Meet Mark Box, the man behind the photoblog that’s got the city talking
Words by Nicola Foley
The Humans of Cambridge project began by accident. Mark Box, whose day job is photographing artefacts at the University Library, was out walking with his camera when he spotted a perfect photo opportunity: a woman lost in her thoughts, looking out across a sun-dappled field in Waterbeach.
“I sat down and had a chat with her, and she was very open with me, which I really liked,” he remembers. “It gave me the inspiration to approach people, ask them how they’re doing and if I can photograph them. The shot itself looks nothing like what I do now – but it was important, as it got me talking to others and started the whole thing.”
Pleased with the interaction and resulting photograph, Mark decided to evolve the idea into a series, setting up the @humanofcambridge Instagram account and beginning his new project in earnest, taking pictures of people he crossed paths with on his regular walks around the city.
His aim was to get at least one portrait per day, but he now often takes up to 15 in a single stint. The vast majority of those he approaches agree to being part of the project, he says, claiming an impressive ‘hit rate’ of around 90%. When it comes to choosing subjects, he’s drawn to uniqueness, either in a person’s looks or style.
“It could be colours or clothing, or that they are wearing something that makes them stand out from the crowd,” he explains. “If somebody has unique features, and looks different from the average person… just that individuality.
The fashion from the students, in particular, is a joy to see!”
It’s given me more faith in humanity
As a result, the ever-growing collection of photos is a burst of bright colours, body art, kaleidoscopic hair and amazing outfits, often showcasing a more alternative, diverse side of Cambridge than we’re used to seeing. Mark struggles to pick a favourite, but the person who sticks out most in his memory is a redheaded girl wearing green, photographed on Burrell’s Walk. “It’s one of my best-known pictures from the series, definitely,” he says. “Her style was iconic – it looks like a shot from the 70s, and I love that.”
With every new portrait added, the follower count grew. We delighted in spotting our friends and neighbours, recognising the person who serves us coffee, who we nod to on our morning commute, or whose clothing we’ve admired from afar. Sometimes, we even spotted ourselves. After months of social distancing, the project seemed to connect people, bringing the community together and capturing the soul of the Cambridge through its colourful residents.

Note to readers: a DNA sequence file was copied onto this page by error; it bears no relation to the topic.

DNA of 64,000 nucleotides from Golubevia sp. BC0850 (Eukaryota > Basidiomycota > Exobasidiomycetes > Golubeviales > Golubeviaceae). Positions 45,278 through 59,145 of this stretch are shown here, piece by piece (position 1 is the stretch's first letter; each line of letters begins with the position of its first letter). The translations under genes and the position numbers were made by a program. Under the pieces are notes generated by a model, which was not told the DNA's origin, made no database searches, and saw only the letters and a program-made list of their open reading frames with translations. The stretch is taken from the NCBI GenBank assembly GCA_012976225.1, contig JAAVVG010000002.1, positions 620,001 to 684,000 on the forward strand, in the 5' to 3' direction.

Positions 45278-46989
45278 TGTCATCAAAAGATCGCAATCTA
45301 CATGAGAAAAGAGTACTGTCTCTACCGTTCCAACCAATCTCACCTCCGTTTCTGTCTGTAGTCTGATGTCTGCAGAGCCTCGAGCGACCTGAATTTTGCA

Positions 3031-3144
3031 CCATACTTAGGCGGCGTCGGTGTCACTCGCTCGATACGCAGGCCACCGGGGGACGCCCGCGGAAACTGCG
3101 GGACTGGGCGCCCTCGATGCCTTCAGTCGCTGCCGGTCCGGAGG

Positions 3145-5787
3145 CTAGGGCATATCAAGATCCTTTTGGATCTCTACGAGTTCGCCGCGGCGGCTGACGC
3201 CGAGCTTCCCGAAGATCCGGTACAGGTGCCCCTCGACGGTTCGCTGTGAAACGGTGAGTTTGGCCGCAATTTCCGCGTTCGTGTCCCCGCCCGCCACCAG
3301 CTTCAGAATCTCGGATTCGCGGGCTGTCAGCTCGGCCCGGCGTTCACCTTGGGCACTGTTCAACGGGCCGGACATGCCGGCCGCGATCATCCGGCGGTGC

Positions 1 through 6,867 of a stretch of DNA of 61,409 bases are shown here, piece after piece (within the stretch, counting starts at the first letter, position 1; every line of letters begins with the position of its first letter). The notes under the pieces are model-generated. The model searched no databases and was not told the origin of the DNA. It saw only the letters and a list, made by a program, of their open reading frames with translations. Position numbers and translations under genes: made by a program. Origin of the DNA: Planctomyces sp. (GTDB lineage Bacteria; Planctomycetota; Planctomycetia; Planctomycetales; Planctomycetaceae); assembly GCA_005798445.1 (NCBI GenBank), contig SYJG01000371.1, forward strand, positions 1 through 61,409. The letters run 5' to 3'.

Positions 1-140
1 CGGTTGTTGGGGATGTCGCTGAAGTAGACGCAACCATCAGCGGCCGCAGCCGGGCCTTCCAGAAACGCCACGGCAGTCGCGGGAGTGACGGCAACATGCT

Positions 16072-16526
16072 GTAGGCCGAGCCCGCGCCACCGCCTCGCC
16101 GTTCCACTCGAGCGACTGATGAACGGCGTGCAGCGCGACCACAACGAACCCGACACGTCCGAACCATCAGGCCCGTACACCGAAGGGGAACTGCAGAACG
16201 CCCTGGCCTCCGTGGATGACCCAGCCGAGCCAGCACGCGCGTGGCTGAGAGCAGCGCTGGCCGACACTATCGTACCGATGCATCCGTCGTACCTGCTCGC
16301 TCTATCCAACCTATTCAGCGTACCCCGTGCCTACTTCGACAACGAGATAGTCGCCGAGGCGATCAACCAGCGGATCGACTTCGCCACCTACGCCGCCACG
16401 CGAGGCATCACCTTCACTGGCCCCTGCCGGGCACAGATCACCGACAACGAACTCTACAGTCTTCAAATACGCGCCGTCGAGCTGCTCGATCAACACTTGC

Every single person photographed gets featured, and for those immortalised on the @humanofcambridge grid, it can be a surprisingly profound experience, says Mark. “The emotions of people when they feel they’re getting noticed is amazing – often they say ‘thank you for making my day’,” he smiles. “One thing I really enjoy about the project is the impact that my pictures can have on the subjects, but also on their families. A really touching one I remember was a young girl in a wheelchair, waiting at the bus stop on West Road. What caught my eye was her amazingly bright-red lipstick. I cycled by and thought, ‘Wow, I need to photograph her’. So, I went back and introduced myself, and she was chuffed to bits and really happy – and then her mum contacted me as well, and said she was just so pleased, because her daughter didn’t send many photos of herself.”
As for Mark? “I know it’s a bit cliché,” he laughs, “but the experience has given me more faith in humanity. What’s really special is that you actually get to meet and interact with complete strangers; sometimes making friends. There are people I have photographed who I regularly bump into and have conversations with – and for me that’s quite special. When I used to be a club photographer, even though I was interacting with thousands of people, it could be quite lonely – but with this, you can stop, observe, and get the bonus of hearing what people have to say.”
Looking to the future, Mark would love for Humans of Cambridge to be turned into a book or exhibition – perhaps showcasing the most popular pictures. You’ll also be able to see his photos in Cambridge Edition, as we’ll be featuring some of our favourite Humans each issue. If you’d like to be part of the next chapter, Mark’s regular haunts are the Market Square, King’s Parade, Burrell’s Walk and Garret Hostel bridge – and he’s most commonly found snapping around lunchtime. He’s happy to be approached, but if you want to get noticed, your best bet is to dress to impress – and “wear something eye-catching that represents you!”
Follow @humanofcambridge on Instagram.